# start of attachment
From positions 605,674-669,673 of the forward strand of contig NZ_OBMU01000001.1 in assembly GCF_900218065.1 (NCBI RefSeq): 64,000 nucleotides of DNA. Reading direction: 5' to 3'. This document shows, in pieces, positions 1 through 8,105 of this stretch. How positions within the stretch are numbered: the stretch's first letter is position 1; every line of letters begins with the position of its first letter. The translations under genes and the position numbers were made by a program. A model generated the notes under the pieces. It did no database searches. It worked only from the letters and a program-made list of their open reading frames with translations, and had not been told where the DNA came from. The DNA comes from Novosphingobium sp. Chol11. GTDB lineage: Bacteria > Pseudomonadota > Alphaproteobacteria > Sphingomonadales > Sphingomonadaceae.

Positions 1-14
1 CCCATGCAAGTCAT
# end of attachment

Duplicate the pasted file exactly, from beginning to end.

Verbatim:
From positions 605,674-669,673 of the forward strand of contig NZ_OBMU01000001.1 in assembly GCF_900218065.1 (NCBI RefSeq): 64,000 nucleotides of DNA. Reading direction: 5' to 3'. This document shows, in pieces, positions 1 through 8,105 of this stretch. How positions within the stretch are numbered: the stretch's first letter is position 1; every line of letters begins with the position of its first letter. The translations under genes and the position numbers were made by a program. A model generated the notes under the pieces. It did no database searches. It worked only from the letters and a program-made list of their open reading frames with translations, and had not been told where the DNA came from. The DNA comes from Novosphingobium sp. Chol11. GTDB lineage: Bacteria > Pseudomonadota > Alphaproteobacteria > Sphingomonadales > Sphingomonadaceae.

Positions 1-14
1 CCCATGCAAGTCAT